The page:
Where did the words come from?

language How did our language come about?


Rate this article:
Average rating: 3.79 of 5 with 67 votes.

We do it all the time and everywhere: talk. Language is part of our everyday life. Without her there would be no whispering with your best friend at school, no news, no bedtime story. But how did language actually come about? When and how did people "invent" the first words?

From: Katharina Mutz

Status: 02/06/2020

Even linguists have no clear answer to this question. The origin of language is still an unsolved mystery even for these specialists. This is because the language was so long ago that it was 100,000 years or more ago that people started talking to each other.

Thinking takes a giant step forward

In the "Lascaux Cave" people painted bison on the walls more than 25,000 years ago - based on their imagination.

Researchers, too, can only guess how the first words developed. One thing is certain, however: Before the Stone Age people started to speak, something crucial must have changed in their minds: People must have started to imagine things in their heads - even if these things weren't there at all.

That sounds easy. And yet this is a very special property: For example, everyone can imagine a banana when they hear the word "banana" - regardless of whether this banana is on the table in front of them or not. Animals can't do that. The fact that Stone Age people began to imagine things was an important prerequisite for language to develop at all: because if people hadn't had an idea of ​​something in their heads, they would never have been able to come up with a word for this idea. Only: How exactly did people "invent" their first words?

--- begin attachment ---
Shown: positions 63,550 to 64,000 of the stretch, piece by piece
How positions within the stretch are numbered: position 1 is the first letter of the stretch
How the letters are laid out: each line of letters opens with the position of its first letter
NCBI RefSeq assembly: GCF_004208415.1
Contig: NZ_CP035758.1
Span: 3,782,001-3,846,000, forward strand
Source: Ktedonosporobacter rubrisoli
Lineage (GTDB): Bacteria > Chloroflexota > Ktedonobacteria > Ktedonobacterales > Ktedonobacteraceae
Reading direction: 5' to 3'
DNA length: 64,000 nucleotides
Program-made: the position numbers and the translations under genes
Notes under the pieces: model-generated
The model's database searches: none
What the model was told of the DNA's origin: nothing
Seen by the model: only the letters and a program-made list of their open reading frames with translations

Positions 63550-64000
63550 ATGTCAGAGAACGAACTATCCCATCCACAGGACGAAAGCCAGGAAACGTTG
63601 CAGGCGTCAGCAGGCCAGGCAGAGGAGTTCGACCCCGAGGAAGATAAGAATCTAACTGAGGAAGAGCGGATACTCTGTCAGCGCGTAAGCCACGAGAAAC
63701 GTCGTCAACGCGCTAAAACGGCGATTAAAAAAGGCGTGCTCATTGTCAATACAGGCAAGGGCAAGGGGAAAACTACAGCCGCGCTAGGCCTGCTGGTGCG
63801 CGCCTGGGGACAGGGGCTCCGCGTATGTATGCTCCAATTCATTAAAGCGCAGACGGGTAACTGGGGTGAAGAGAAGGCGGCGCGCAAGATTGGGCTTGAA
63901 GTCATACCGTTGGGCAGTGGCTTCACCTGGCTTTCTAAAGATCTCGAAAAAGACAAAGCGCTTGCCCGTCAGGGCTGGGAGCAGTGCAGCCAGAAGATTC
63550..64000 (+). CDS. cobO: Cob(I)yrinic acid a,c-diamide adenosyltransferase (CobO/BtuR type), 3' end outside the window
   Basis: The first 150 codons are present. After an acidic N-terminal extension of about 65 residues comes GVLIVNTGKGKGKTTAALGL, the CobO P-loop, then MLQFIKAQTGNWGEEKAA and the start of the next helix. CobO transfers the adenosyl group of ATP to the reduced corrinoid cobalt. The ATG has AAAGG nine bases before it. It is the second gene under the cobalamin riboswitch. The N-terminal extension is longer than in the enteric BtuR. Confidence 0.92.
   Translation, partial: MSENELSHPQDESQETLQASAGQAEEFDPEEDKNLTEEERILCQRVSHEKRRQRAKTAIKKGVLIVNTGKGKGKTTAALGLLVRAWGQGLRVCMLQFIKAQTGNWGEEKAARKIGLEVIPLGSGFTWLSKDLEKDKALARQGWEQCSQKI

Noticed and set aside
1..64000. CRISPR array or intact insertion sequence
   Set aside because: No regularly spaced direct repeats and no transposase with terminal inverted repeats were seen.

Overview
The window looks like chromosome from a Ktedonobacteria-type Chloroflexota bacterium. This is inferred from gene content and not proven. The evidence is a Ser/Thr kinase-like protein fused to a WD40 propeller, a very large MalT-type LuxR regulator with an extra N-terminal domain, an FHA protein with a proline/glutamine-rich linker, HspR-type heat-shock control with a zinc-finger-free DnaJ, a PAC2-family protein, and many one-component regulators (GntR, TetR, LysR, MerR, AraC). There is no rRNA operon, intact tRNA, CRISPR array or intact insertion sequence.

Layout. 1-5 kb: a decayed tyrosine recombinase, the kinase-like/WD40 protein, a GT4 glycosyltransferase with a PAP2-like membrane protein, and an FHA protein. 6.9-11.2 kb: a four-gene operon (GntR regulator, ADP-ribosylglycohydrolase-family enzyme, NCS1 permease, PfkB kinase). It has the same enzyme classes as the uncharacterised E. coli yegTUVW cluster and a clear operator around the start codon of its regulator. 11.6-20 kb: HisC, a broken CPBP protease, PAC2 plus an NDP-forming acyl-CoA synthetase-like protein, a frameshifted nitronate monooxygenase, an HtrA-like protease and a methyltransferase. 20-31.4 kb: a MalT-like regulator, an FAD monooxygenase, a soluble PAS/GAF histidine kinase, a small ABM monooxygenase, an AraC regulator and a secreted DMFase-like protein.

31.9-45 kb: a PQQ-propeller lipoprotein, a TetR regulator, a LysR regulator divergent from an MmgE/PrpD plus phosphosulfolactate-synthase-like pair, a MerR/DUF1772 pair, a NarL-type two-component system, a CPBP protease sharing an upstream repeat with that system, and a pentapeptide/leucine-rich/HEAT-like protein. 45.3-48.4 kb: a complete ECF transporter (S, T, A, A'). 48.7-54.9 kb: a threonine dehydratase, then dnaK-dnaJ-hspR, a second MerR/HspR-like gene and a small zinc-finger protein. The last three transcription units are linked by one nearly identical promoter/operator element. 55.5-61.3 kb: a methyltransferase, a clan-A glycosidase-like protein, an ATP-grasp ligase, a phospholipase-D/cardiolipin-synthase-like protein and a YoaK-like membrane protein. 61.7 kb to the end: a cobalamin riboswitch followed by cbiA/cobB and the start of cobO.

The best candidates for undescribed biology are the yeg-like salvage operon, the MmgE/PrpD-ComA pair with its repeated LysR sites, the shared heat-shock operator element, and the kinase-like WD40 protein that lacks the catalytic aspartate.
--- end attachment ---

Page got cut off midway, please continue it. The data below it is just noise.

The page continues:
Scientists suspect that sounds from everyday life played an important role in the development of language. It could have worked like this, for example: A Stone Age man pulls a heavy tree across the meadow and sniffs, something like: "phew, phew". If he later wants to explain to another that they have to pull more trees across the meadow together, he simply says "phew, phew" - and the other understands that he should pull trees away.

But the first words can not only come from groaning or panting at hard work, but also from sounds that we associate with certain feelings: When something falls on our toe, we usually shout "ouch" or "ouch" . The Stone Age people probably also made some kind of noise when they were in pain. This noise could then gradually have the meaning "pain" - just like a real word.

The sounds of animals could also have played a decisive role in the development of the first few words. Researchers suspect, for example, that animal names developed simply from the animals' calls or roars. In some cases this is still the case in our language today: Because the cuckoo calls "kucku", it is called "cuckoo".

Of course, correct language only develops from such sounds if many people use the same sounds to denote a certain thing. If someone says "pök" to "Baum" and another says "krr", it makes no sense: after all, one of them would not have been able to understand the other at all. It is likely that certain words have first spread within a family or clan. Researchers suggest that the members of this clan often mimicked the sounds that the head of the family or other important people used to do something.